Depending on the ski box you have, it may either be pretty easy to install, a bit of a pain, or not even possible! This is due to the width of the bars, and the fixed spacing of the bars on the roof. I think they did a decent job on the spacing for my uses – having the bars further apart is more secure for carrying canoes/SUPs etc. We have a Thule Motion Alpine box, and fortunately the feet spread far enough apart to grasp the bars. It does stretch the adjustments on the box pretty much all the way to the end. Conveniently the antenna fin slots right inside the recessed track where the feet are! You could fit most DH skis in the truck box, and even many nordic skis, but I run my skis long and didn’t want to cram them in diagonally – plus, having them diagonal on road trips eats into storage space in the box – so ski box it is. (And no, none of the other EV trucks would do much better, my DH skis are 185cm and nordic skis 195 – 205cm; they would all need to be placed diagonally.)

And, it turns out the hit to consumption is pretty minimal compared to the Model 3; post coming s00n!

As far as usability goes, I’m tall enough to reach into the ski box when the truck is in kneel mode, though I am finding it easier to flip open a gear tunnel door and stand on that, or on the door sills. Leading me to…

Other accessories

Given we are doing a bunch of activities where we get dirty, and we have kids/teens in the back frequently, we picked up a few other items to protect the truck a bit.

Even being careful the first few weeks of owning the truck (without anything on the roof yet even!), we still managed to get a few scratches on the painted door sills. I found these sweet sill protectors from Tufskinz and installed them, along with these more rugged floor mats from Liner X and frunk mats (great texture and flexibility, but better coverage than the offering from Rivian).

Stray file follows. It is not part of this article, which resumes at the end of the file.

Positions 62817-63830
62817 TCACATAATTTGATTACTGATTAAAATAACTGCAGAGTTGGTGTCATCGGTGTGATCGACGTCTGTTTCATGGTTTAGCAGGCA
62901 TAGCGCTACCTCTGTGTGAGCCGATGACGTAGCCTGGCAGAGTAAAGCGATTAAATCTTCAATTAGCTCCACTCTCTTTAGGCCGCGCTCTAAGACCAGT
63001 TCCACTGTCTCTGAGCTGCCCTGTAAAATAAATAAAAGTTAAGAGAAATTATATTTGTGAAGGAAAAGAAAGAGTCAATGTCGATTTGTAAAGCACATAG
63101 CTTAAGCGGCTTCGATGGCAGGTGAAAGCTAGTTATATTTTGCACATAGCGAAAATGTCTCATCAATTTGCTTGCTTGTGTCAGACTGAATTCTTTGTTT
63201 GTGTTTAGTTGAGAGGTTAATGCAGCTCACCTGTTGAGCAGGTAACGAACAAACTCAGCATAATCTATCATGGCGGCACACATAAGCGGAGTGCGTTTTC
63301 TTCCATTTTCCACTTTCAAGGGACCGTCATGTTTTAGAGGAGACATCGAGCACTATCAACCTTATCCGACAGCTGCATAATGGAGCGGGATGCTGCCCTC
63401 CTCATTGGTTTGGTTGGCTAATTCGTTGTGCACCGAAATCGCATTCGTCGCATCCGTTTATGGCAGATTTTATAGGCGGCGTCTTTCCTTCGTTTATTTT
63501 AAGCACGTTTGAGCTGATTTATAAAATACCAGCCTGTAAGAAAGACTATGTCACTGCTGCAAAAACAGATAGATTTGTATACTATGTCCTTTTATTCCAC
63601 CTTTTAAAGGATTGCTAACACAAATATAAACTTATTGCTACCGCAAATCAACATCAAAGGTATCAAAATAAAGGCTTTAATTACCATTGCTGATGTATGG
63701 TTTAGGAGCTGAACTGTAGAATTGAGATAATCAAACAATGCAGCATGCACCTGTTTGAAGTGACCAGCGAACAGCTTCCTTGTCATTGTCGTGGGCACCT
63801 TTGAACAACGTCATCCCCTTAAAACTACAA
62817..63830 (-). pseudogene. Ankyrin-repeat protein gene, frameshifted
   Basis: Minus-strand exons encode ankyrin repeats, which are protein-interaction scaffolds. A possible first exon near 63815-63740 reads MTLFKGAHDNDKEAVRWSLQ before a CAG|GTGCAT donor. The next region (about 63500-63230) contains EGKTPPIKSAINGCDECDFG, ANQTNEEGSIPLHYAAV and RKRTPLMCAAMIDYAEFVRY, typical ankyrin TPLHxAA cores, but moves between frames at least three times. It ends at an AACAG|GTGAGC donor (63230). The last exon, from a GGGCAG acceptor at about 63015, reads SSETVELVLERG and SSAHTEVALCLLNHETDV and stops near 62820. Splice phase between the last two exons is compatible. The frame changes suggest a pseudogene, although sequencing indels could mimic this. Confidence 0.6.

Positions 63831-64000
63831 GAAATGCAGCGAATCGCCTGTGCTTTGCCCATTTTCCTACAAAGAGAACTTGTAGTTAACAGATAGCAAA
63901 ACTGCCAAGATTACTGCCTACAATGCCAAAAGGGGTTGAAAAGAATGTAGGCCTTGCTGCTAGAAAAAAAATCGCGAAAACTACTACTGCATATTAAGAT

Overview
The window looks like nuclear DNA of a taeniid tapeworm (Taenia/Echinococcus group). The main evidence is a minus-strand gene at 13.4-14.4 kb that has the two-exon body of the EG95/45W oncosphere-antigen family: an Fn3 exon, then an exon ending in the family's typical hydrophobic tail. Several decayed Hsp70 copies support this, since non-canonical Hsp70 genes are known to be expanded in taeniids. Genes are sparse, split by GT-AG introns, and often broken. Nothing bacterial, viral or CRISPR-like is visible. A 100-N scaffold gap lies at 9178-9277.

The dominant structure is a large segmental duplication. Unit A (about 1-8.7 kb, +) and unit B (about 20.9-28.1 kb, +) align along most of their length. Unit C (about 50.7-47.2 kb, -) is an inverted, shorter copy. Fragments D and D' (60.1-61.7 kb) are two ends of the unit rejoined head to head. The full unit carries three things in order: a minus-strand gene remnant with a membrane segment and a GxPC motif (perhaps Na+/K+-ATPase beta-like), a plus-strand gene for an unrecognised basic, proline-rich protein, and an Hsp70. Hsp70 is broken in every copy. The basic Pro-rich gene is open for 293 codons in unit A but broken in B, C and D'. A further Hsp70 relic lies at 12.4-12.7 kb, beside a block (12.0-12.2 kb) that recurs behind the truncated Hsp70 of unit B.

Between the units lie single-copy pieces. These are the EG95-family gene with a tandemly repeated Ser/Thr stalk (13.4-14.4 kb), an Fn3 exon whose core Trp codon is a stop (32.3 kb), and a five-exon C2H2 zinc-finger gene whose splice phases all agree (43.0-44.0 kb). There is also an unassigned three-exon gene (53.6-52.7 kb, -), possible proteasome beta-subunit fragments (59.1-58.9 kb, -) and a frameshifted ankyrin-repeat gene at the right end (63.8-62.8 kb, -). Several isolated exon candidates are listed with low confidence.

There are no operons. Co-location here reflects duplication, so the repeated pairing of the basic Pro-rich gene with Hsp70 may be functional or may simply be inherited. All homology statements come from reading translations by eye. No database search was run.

We also bought seat protectors (with zippers) from CanvasBack and some generic seat-back protectors off Amazon.

The ‘hole’ in the front fender looks cool (though it is there for aero purposes), but also seemed like it would be asking for dirt and rock chips up the driver and passenger’s doors, so we added some standard size mudflaps from Twraps to mitigate that issue (our Model 3 didn’t come with mudflaps and after one winter of driving, the paint was wearing off on the rear quarter panels! Don’t want a repeat of that.) PPF would likely also do the trick, but is more expensive, and I’m sure the AT tires impact range far more than blocking these aero holes.

Lastly, we have bought a soft roll-up tonneau for the truck from WeatherTech, but it hasn’t shipped yet, but we are looking forward to that for winter road trips to keep road crud off our ski wax kits, bench, tent etc as we travel around BC and AB for nordic ski racing this winter!

kootenay andrew
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1 thought on “Adding Outdoor Accessories to my R1T”

  1. Hi Andrew, Thanks for the blog and your posts on the Rivian forum. I received my R1T dual motor just before Christmas. They paid to ship it to me as I wasn’t able to pick it up before January. I think they needed to move as many vehicles as possible for the quarterly stats. For winter wheels I had Integra in Trail fit some off the shelf rims and they are an inch too wide owing to the difficulty in getting +48 offsets in 20″ wheels ( I got the standard 21″ wheels for the summer). My TWraps arrived yesterday and when it warms up I will put them on as I definitely get mud spray up the sides. I have also got a jacking puck on the way.
    We did a trip to the Methow and had trouble on the way back with the mode stuck in all purpose. Also getting “service the suspension” warnings. I have done a couple of reboots with no luck and now have an overnight deep sleep going. Fingers crossed.
    I find the way the regeneration switches off to be really irritating. We have a Hyundai Kona and don’t have any of these issues. Hopefully, 2023.50 will solve that problem although the fix does sound rather mickey mouse. I love the layout of the truck and was especially pleased to find my downhill skis fit in the box so I can do my quick spin up to Red Mountain without any hassle.
    I noticed your photo shows you pulling a trailer. How has that been? I am hoping that we will get a reasonable range when our escape 17 is hooked up. In fact that and putting the boats in on our beach at Ainsworth are the two main reasons for needing a truck.
    All the best, Tim
    (Tim Peacock, Rossland)